More Black Women Suffer Pregnancy-Related Deaths, Study Finds
A study by the Centers for Disease Control (CDC) found that black women were 3.5 times more likely to die during childbirth than white women. The study found that black mothers had higher rates of mortality across all age groups, education levels, and even in states with low rates of maternal deaths. It is estimated that 60% of all maternal deaths are preventable, and the reason for the racial disparity in deaths is access to health care, and the quality of that care (or lack thereof).
“We are missing opportunities to identify risk factors prior to pregnancy, and there are often delays in recognizing symptoms during pregnancy and postpartum, particularly for black women,” Dr. Lisa Hollier, immediate past president of the American College of Obstetricians and Gynecologists, said in a statement.
Approximately 700 women die in the United States each year as a result of pregnancy, which is the worst in the world when comparing high-income countries. The CDC study examined pregnancy-related deaths (the number of maternal deaths per 100,000 live births) between 2011 and 2015. The rate of death for black mothers (42.8) was 3.5 times higher than their white counterparts (13).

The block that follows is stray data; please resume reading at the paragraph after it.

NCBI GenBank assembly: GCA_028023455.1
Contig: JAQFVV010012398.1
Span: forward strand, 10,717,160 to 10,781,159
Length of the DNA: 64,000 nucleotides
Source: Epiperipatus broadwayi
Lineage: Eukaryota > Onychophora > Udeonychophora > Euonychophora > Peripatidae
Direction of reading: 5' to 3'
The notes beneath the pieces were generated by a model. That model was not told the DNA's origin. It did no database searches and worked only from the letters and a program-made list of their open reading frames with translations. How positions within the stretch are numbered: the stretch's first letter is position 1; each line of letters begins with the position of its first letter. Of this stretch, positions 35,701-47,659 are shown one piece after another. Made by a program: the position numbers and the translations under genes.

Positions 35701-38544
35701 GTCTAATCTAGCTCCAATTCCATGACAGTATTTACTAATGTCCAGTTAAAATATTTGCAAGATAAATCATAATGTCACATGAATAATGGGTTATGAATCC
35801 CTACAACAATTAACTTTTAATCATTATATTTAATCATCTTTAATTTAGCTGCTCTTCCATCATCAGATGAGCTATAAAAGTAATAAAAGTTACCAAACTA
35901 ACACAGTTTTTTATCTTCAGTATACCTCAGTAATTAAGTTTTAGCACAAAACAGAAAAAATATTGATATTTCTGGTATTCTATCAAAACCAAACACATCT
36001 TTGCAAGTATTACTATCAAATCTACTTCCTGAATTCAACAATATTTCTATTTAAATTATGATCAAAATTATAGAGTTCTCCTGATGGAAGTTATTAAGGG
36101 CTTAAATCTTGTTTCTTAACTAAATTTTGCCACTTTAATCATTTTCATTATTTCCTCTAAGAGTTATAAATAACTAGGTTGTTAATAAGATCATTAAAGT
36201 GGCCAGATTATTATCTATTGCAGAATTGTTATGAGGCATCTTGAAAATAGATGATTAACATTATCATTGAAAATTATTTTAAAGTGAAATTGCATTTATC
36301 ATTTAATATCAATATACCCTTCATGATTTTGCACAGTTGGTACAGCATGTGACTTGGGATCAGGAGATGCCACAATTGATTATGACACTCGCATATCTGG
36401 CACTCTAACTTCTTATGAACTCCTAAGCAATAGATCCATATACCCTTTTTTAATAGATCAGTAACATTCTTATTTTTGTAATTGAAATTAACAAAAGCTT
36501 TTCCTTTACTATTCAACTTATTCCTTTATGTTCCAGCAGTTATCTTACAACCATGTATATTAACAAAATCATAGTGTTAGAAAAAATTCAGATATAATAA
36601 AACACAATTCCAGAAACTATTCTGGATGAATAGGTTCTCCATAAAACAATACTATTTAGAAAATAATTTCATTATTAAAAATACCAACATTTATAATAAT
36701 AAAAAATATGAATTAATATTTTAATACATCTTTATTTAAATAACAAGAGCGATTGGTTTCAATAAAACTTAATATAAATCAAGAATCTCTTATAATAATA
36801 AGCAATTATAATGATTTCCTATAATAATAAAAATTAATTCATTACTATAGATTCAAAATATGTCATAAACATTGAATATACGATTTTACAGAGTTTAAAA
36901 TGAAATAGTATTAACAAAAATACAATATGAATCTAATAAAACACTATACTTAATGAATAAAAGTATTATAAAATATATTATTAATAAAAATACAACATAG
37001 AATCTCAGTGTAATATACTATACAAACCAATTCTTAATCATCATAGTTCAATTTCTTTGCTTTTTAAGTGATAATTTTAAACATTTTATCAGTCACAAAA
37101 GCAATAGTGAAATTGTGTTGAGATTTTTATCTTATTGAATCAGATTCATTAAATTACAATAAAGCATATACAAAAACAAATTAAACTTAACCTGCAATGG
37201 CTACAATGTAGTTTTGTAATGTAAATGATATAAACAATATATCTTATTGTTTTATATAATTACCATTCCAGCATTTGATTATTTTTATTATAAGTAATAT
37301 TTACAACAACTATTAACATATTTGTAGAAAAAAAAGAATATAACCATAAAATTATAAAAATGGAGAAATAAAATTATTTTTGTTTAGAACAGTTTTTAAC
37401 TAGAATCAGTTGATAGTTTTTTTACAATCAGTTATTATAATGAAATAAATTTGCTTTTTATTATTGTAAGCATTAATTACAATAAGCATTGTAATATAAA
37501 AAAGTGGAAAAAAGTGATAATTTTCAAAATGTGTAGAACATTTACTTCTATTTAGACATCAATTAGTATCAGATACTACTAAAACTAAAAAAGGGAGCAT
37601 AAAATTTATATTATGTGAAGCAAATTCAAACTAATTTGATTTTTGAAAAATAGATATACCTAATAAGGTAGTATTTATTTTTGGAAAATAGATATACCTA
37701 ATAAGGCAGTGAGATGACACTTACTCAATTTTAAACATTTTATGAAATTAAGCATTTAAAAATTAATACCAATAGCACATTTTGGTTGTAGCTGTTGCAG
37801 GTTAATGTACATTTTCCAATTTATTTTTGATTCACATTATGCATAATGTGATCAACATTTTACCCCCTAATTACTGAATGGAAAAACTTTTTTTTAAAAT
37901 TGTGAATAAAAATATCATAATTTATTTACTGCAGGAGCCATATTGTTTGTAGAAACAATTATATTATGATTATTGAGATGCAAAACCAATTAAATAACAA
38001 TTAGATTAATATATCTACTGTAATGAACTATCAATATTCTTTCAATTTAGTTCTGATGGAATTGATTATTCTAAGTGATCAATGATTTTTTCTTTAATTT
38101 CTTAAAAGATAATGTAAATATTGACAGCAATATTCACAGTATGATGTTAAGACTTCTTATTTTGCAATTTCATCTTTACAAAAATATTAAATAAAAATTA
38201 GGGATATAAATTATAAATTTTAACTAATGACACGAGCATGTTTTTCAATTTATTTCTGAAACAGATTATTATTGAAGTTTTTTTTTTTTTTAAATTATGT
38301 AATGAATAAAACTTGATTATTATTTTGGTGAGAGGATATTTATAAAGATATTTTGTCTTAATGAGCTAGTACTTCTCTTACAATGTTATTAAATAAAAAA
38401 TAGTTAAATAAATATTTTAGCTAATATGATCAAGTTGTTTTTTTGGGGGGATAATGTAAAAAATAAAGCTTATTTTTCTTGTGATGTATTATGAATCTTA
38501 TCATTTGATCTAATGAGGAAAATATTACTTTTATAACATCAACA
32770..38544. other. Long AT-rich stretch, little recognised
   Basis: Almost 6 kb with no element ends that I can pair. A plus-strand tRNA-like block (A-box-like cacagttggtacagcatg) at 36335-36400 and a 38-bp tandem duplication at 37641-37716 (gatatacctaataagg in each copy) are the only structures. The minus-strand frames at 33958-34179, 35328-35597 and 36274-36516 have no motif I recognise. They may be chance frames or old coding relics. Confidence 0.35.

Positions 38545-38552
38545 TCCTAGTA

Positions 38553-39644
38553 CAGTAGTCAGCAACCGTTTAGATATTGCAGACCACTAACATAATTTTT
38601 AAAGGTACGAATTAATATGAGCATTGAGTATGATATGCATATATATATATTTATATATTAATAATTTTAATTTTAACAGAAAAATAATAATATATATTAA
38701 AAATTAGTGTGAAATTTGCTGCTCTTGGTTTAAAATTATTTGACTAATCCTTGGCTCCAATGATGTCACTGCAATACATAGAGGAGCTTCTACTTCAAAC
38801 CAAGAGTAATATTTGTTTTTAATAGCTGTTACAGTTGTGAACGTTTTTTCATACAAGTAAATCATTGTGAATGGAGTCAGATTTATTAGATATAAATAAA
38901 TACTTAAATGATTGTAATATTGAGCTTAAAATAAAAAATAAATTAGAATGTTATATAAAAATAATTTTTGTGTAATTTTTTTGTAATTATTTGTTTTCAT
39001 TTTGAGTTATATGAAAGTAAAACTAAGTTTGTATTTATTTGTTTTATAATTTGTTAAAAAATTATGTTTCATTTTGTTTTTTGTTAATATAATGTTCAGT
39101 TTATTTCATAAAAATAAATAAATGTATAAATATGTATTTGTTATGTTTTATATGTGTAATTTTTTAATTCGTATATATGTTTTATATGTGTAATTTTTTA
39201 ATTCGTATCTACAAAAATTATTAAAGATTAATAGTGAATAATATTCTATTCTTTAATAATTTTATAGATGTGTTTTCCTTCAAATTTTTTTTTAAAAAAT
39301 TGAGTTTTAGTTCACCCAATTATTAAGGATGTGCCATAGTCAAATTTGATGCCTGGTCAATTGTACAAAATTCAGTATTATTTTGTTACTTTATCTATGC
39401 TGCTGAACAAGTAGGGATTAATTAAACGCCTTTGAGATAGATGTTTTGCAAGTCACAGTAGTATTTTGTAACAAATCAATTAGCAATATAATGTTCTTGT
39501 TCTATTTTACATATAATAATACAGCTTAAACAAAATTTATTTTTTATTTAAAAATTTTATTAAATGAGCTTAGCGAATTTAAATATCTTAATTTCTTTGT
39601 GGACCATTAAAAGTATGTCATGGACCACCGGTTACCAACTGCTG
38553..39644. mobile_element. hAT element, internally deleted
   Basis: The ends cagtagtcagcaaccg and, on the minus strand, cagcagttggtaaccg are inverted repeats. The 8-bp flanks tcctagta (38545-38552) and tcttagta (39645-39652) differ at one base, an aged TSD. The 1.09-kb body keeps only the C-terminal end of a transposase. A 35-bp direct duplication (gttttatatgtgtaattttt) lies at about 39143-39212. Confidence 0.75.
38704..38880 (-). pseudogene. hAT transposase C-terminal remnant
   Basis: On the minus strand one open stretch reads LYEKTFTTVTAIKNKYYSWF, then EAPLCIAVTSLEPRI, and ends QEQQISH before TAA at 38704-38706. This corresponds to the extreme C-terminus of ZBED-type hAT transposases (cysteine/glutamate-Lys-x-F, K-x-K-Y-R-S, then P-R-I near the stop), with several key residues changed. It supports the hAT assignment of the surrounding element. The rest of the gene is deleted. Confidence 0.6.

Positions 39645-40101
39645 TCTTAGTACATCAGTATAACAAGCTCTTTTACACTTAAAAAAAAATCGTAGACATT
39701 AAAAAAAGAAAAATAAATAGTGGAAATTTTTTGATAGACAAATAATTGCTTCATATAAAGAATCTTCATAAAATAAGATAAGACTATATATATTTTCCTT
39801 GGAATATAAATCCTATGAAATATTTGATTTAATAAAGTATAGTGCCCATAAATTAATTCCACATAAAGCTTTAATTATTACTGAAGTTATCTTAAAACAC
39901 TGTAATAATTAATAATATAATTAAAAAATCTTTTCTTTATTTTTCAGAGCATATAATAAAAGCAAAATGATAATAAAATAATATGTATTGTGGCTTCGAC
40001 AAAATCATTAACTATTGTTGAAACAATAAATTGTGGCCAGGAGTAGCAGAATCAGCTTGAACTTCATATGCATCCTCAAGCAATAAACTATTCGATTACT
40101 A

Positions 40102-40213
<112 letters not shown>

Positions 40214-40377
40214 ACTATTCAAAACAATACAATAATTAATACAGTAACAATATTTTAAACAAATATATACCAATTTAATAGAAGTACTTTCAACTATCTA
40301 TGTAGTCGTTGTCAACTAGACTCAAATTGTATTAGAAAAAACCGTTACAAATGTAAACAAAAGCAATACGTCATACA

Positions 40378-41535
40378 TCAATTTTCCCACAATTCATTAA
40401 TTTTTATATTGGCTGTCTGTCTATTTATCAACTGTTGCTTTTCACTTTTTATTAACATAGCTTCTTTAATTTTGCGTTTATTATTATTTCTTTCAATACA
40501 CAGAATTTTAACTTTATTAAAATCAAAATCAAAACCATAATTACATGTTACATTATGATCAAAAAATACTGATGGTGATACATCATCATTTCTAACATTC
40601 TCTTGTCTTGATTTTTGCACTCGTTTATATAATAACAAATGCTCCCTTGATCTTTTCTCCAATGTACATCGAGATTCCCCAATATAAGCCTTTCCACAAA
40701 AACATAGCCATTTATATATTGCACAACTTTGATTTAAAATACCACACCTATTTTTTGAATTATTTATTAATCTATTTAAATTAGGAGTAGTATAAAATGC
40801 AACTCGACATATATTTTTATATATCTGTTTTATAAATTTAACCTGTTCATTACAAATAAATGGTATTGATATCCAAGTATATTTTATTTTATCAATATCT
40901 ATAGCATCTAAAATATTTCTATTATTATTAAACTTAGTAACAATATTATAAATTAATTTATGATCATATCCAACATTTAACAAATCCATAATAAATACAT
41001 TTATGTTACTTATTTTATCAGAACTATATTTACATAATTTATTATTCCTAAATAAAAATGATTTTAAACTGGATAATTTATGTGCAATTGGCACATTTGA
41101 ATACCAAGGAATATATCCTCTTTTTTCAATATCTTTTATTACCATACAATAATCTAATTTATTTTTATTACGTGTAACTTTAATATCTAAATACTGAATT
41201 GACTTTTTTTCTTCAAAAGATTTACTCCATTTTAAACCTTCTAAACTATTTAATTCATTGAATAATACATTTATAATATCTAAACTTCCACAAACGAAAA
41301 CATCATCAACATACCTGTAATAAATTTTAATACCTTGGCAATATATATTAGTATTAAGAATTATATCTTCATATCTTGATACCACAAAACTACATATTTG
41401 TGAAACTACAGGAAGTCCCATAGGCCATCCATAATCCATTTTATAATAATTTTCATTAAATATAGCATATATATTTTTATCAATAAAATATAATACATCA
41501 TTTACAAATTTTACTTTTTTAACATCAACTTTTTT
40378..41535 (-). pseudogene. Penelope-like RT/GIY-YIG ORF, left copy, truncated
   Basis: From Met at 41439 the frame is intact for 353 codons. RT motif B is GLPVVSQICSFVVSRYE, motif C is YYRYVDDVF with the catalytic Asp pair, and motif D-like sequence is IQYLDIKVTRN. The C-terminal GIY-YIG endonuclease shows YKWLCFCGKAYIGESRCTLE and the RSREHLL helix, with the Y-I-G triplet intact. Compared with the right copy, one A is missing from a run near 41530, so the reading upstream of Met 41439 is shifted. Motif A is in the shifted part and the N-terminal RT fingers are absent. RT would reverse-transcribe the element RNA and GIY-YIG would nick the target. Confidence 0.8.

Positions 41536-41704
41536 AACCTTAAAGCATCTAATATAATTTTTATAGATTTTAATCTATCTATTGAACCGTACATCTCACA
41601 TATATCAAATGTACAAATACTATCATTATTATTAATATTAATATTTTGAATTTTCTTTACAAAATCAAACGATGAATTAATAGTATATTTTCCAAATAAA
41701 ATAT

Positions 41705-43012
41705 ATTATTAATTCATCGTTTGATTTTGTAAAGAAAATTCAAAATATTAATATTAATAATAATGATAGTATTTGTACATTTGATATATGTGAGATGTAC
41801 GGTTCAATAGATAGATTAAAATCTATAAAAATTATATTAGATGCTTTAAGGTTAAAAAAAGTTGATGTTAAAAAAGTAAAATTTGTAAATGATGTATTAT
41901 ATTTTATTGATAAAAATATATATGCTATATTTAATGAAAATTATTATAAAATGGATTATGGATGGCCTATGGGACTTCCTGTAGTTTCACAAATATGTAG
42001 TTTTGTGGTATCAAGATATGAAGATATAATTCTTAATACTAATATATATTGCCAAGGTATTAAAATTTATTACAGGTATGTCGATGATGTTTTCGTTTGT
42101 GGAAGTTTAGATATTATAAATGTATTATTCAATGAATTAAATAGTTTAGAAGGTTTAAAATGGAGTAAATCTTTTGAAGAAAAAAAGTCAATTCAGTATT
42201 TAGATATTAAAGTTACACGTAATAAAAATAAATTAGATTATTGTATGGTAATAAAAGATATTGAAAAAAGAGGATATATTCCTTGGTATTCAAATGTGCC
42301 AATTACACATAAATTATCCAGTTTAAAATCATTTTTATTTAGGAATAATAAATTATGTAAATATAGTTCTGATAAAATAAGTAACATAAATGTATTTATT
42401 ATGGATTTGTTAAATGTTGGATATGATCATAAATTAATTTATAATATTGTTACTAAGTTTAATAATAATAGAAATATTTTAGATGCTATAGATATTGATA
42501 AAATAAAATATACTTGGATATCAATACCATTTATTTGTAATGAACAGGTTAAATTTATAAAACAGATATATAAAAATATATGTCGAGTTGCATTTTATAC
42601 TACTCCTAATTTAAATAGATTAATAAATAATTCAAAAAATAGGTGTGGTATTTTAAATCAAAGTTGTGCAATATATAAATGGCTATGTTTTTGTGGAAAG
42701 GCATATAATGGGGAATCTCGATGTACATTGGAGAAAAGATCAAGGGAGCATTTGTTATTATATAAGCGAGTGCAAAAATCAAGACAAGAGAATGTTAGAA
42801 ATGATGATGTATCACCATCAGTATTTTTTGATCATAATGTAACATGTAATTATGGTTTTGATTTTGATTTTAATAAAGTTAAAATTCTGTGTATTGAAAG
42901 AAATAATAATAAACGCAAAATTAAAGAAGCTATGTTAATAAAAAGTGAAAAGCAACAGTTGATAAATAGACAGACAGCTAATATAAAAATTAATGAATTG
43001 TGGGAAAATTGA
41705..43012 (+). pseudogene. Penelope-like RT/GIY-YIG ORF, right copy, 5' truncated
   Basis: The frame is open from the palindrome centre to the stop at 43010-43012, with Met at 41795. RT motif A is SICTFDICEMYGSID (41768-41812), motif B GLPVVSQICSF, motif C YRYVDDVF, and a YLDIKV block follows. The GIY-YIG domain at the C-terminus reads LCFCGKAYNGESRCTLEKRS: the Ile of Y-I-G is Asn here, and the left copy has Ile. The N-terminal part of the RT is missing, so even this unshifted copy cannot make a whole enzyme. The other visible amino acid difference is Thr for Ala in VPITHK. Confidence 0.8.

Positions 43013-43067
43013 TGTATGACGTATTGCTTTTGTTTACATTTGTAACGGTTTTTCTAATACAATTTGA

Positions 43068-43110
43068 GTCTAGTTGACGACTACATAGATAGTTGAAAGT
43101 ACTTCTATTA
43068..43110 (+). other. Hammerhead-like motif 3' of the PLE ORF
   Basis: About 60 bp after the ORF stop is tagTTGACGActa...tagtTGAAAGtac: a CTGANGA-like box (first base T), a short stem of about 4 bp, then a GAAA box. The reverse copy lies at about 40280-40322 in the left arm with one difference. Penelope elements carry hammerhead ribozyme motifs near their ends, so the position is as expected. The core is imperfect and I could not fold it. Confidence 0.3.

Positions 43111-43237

“Racial inequality is a reality in healthcare, and it can lead to preventable deaths for mothers and expecting mothers where risk factors and symptoms are overlooked or ignored,” said Leah Barron, a partner at Brown & Barron, a specialist in birth injury cases.
According to the New York Times, mothers should never ignore the following symptoms:
shortness of breath
heavy bleeding or a slow-healing C-section incision
redness or swelling on the leg (potential blog clot)
fever (potential infection), and
Preventable Deaths Related to Pregnancy
If you suspect your loved one might have died a preventable death related to pregnancy due to hospital negligence, we have a proven track record of protecting patients’ rights against large hospitals and insurance companies, and we’re prepared to fight for you, too.
Contact Brown & Barron, LLC today at (410) 698-1717 to schedule a free consultation with our team.